Keeping Up with Mr. B

Going to the Dance

by Arlene Croce
Knopf, 427 pp., $20.00; $8.95 (paper)

Among those who regularly review the arts in America today, Arlene Croce is without peer. The present collection of eighty-three pieces originally published in The New Yorker, January 1977 to August 1981 and here slightly amended, includes at least one essay of enduring value, “News from the Muses” (on Apollo), and forty or fifty of exceptional interest. Ms. Croce’s criticism is distinguished by penetration and understanding of the subject, a large and novel scope of reference, and a creative imagination. Never “superior,” she does not display her erudition, though she has plenty of it, and to spare. An exception to Yeats’s “the best lack all conviction…,” she possesses a justified confidence in her own vision, powers of analysis, and judgments. She refers to someone as an “in-touch” person, and is one herself, which helps to account for her lively and enjoyable blend of the literary and the vernacular: plotzed, schlockier, glitzy, laid-back, ticklability, sleaze (as a noun), jocular-jock, and—surely with no double entendre—crotch-happy.

Dance, in this its heyday, is America’s most exportable artistic commodity, the one in which we have the most favorable balance of trade. No dance company in the world can hold a spotlight to our best, nor can any country rival the fecundity, variety, and abundance of our dancing ensembles. Britain may have the edge in sending us plays, Russia certainly has it in defecting performers, and the Far East is at least a match in breeding musical prodigies. But in the dance we are far ahead, the demand for it increases, and critical standards become ever higher. This phenomenon has given birth in Arlene Croce to a spokesperson well able to take its measure in every manifestation: ballet, modern and postmodern, experimental, tap, acrobatic, mime, ballroom, figure-skating, not to mention “the pitiless verve of contemporary Broadway.” Ms. Croce is a born theater critic, one who could easily move into the drama and movie reviewers’ chairs, as well as manage a column on the graphic arts, to judge from the way that she tweaks Rouben Ter-Arutunian for the most aureate of his set designs. And while not a musician, she reveals a sensitivity to music that must unsettle those equally untutored critics who have not for this reason been deterred from writing about it.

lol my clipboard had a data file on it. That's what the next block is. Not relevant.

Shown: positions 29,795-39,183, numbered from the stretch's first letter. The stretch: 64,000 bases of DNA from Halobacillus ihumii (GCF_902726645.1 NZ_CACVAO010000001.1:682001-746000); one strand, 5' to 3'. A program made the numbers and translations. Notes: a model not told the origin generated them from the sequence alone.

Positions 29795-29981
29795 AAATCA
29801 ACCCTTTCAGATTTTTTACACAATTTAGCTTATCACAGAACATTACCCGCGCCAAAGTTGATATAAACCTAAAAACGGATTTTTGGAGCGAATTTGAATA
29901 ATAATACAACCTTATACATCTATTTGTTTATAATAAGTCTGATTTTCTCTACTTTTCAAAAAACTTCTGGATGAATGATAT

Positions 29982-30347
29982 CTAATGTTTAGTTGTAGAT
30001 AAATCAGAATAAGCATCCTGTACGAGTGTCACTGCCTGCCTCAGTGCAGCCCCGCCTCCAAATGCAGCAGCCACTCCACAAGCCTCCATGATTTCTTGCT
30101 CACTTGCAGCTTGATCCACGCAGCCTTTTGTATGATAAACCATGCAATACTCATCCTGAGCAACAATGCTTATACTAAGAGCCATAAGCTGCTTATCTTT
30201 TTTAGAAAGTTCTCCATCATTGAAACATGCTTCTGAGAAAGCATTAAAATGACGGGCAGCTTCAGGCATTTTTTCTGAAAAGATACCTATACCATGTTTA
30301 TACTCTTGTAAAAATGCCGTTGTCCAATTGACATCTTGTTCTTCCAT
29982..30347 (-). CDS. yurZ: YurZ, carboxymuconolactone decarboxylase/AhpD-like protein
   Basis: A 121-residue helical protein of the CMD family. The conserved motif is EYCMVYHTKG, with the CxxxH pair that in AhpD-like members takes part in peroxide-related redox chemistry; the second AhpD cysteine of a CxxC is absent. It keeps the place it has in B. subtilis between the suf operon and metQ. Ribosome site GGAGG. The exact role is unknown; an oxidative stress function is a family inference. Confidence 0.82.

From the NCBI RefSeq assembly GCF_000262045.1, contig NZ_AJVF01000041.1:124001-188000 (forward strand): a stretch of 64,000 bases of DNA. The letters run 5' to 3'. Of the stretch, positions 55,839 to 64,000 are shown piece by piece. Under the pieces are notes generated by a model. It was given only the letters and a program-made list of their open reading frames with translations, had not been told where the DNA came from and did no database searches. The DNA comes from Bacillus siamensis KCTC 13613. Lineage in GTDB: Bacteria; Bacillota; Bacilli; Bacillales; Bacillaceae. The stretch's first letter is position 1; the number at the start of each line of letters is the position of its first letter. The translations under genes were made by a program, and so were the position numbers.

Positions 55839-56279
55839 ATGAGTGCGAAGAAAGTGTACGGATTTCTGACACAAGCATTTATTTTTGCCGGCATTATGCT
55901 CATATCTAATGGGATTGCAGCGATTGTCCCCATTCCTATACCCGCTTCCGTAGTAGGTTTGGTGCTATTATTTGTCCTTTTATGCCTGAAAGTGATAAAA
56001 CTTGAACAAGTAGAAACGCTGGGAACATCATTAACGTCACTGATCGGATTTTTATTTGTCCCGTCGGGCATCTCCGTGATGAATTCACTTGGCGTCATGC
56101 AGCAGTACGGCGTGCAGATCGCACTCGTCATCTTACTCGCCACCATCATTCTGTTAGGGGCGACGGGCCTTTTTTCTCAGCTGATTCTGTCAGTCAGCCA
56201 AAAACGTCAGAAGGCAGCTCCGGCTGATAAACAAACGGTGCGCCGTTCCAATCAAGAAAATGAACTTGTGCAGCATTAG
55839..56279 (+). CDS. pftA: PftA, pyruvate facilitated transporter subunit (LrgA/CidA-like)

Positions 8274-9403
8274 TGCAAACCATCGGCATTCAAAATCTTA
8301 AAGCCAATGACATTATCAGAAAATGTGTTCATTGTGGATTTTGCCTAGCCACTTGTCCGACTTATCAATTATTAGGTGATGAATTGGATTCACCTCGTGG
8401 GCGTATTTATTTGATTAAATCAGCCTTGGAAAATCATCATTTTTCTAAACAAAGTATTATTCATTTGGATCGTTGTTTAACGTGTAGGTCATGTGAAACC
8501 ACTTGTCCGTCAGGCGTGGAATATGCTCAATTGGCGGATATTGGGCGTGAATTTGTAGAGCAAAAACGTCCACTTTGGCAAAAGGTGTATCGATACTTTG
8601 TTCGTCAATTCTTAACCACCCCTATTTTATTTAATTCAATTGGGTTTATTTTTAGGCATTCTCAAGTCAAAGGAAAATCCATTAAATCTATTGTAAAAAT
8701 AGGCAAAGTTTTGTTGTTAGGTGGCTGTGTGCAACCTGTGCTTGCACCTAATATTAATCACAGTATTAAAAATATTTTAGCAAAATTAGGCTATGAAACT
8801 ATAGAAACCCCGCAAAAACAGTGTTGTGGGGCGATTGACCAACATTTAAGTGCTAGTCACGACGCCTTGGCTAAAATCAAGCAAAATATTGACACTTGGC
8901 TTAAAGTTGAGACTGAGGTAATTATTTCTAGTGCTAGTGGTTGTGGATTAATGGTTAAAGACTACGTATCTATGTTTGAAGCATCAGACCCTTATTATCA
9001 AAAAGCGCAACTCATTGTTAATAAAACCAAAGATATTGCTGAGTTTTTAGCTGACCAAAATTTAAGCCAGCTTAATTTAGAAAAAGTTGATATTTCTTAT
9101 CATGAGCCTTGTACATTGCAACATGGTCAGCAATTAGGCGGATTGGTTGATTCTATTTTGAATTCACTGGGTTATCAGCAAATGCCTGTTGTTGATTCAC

Only a decade ago, ballet reviewing was entrusted to the music departments of the press, but the expansion of the dance world has required specialization. What, then, are the tasks of its particular criticism? A symposium on the subject of writing about the dance, held at PEN headquarters in New York, December 6, 1978, elicited the following view from the choreographer Carolyn Brown:

I don’t believe the written word can recreate the experience of seeing any dancing. Should it try, is the question. It seems to me dance writing has to do something else.

But the written word cannot convey the experience of any of the arts except the verbal. That none of the panelists, of …

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Letters

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